Wednesday, July 16, 2014

On Curiosity

I am a very curious person. I like looking up random facts and tucking them away in my mental pockets, to pull them out and study them later. I enjoy microscopes and bits of information and sitting very still in various locations to see what happens when I do that. Curiosity, though, seems to be for the young. If I do a google search on "places for curious people" I inevitably come up with 80% children's museums, 15% adult reenactment websites, and 5% restaurants.

Where is the place for grownups who are curious about things? Some people might argue "graduate school", but I think most people who have attended graduate school know that there is generally very little room for curiosity in graduate school. I try to rope my friends into being curious with me, with usually quite limited success. I have resorted to sort of randomly barraging them with new knowledge while they snack on queso during a sporting event. And the thing is, I have amazing friends who are all quite talented and intelligent and interested in things. Yet, I can count on one hand the number of people I know that are just CURIOUS. And those people are just as fed-up with this situation as I am. Why are children the only ones encouraged to be curious? "Youth is wasted on the young", indeed. Where's my version of a children's museum, filled with science experiments and factoids and water tables? Some people point me to Makerspaces, which....ok? I suppose? but I'm not a builder. I see that these are fellow-curious people, but they want to discuss engineering concepts and solutions to physical problems. Makerspaces are also geared more towards the young, with the idea that curiosity can be commodified into generating engineers.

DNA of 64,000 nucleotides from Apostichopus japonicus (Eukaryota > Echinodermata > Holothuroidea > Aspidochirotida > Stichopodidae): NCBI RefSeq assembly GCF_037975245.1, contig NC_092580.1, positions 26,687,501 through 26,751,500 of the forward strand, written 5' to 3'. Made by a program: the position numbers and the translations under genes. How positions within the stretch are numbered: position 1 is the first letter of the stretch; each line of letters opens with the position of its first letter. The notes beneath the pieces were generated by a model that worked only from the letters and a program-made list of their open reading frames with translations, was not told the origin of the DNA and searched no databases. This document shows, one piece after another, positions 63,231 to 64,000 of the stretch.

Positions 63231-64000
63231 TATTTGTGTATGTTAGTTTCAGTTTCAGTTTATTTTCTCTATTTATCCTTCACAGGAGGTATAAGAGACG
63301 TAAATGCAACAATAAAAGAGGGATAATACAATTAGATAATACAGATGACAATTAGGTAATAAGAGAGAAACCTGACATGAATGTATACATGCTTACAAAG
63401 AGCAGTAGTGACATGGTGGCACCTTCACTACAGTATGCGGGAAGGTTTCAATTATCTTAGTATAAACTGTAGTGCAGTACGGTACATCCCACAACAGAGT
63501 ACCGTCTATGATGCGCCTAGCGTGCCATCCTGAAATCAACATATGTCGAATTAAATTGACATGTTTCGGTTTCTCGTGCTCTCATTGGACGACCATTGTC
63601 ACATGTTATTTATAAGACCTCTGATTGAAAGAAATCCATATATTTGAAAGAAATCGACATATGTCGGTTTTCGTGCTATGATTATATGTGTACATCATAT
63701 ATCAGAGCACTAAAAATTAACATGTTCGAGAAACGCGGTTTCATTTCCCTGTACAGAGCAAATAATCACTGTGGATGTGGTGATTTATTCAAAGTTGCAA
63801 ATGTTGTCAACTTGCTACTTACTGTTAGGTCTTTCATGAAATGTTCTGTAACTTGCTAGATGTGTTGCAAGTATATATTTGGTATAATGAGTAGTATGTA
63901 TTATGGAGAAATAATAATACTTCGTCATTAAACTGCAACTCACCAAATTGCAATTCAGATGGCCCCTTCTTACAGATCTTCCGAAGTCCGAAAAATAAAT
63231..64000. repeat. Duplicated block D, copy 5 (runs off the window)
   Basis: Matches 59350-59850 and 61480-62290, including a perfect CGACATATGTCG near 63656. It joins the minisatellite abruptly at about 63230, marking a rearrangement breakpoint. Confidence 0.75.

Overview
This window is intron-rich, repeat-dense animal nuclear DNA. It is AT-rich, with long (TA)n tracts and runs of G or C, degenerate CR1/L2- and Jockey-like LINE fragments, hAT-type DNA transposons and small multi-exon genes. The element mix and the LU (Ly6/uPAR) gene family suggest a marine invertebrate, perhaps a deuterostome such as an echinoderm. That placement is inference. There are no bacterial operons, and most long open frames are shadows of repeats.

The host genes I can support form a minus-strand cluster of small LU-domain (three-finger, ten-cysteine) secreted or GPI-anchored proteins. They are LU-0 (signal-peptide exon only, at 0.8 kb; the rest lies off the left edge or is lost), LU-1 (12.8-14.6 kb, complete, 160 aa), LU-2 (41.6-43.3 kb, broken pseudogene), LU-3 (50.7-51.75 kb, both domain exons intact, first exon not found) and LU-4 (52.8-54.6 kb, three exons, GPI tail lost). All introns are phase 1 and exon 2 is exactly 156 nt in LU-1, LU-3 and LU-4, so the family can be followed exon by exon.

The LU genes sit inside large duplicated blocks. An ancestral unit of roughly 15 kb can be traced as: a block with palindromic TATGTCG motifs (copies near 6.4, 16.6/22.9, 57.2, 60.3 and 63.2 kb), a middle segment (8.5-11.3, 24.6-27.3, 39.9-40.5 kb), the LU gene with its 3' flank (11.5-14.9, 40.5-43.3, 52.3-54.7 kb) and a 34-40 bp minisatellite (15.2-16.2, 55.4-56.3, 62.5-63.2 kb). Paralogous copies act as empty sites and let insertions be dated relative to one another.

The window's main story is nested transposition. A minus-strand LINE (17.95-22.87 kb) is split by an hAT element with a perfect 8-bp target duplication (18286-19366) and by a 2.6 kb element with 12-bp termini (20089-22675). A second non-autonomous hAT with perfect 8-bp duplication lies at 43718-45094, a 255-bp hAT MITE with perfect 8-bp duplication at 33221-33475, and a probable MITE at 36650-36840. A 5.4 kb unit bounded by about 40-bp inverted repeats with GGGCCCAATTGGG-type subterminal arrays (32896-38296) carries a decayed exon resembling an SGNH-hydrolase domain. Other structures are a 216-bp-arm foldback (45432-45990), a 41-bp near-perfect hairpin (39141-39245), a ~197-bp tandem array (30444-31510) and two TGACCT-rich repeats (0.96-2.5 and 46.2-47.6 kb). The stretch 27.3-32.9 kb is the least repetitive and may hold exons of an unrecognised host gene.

Another angle I've considered is political issues. Some people like to argue politics, but I do not think that discussing politics is an appropriate outlet for the intellectually curious, if I'm totally honest with myself. I find myself envying the old Royal Society of London (even though it's strictly scientists) for its camaraderie of inquisitiveness. But guess what? It's reserved for the "most eminent" scientists. If you are curious but not capable of successfully navigating the world of peer-reviewed research journals, you need not apply, sir.

 So where do the curious go, once they've grown up? I'm no Peter Pan, I have no desire to return to childhood. I just want to keep my curiosity going, to keep it fresh, to keep looking and learning and exploring knowledge. The internet assures me that I, as an adult, *should* be curious, because it makes me healthier and helps me live longer. As if curiosity can be turned on and off depending on how high my cholesterol is. Do people turn off their curiosity? Do they grow lazy? Have they learned everything already and I'm just lagging behind everyone else?

I bought a magnifying glass the other day. It seemed like a tool I could use. I also keep a tape measure near me in case of measuring opportunities. I keep my smartphone always, for checking Wikipedia or music lyrics or finding etymologies in the OED. I have no idea what drives me to be so curious, but I am and I like it. I just wish more other adults liked it, too.

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"Wicked people never have time for reading. It's one of the reasons for their wickedness." —Lemony Snicket, The Penultimate Peril.